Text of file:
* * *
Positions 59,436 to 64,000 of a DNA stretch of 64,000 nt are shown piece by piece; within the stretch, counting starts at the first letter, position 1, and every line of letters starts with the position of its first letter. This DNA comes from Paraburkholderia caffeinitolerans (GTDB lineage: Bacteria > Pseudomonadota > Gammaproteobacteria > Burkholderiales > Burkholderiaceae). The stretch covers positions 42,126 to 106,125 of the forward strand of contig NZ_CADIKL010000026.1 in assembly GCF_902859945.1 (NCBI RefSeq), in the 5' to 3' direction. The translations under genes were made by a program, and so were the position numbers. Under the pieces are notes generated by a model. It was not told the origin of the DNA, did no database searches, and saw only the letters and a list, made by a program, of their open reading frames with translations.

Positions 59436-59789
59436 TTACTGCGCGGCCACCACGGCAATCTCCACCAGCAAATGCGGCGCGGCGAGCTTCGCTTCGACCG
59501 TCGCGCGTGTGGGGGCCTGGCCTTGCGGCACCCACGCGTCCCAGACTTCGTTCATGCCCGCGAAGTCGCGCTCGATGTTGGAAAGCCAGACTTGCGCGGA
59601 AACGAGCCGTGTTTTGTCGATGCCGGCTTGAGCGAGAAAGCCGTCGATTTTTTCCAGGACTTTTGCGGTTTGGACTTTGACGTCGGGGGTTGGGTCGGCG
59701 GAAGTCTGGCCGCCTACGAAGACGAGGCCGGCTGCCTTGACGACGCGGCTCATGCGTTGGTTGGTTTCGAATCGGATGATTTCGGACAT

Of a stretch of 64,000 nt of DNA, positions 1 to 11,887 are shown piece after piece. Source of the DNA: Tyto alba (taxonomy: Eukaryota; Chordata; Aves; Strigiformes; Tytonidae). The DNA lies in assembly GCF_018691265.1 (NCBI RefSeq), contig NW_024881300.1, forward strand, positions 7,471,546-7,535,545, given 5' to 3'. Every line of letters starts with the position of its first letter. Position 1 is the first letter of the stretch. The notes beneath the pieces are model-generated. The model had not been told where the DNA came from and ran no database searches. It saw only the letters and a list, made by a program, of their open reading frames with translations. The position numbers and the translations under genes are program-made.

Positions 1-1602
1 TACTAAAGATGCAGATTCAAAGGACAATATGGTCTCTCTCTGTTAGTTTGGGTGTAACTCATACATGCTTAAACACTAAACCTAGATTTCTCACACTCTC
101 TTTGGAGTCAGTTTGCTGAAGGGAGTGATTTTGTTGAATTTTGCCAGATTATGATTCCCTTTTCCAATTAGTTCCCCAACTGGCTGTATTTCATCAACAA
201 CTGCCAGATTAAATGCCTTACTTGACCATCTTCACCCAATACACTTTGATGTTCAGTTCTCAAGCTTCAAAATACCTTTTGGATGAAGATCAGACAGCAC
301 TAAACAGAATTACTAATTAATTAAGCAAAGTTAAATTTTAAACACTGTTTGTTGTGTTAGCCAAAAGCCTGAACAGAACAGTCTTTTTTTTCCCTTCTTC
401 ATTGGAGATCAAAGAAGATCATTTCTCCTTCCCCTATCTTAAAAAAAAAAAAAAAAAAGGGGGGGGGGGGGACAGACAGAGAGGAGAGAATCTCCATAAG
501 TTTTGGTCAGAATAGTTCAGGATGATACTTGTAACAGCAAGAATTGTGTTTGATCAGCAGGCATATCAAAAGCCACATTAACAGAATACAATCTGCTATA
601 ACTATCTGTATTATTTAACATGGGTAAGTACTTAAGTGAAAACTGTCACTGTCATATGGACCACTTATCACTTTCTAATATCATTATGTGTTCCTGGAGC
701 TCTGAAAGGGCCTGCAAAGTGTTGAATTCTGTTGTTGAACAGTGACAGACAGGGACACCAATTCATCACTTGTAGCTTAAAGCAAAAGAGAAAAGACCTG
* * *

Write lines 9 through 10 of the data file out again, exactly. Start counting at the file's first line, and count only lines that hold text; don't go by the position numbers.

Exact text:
1 TACTAAAGATGCAGATTCAAAGGACAATATGGTCTCTCTCTGTTAGTTTGGGTGTAACTCATACATGCTTAAACACTAAACCTAGATTTCTCACACTCTC
101 TTTGGAGTCAGTTTGCTGAAGGGAGTGATTTTGTTGAATTTTGCCAGATTATGATTCCCTTTTCCAATTAGTTCCCCAACTGGCTGTATTTCATCAACAA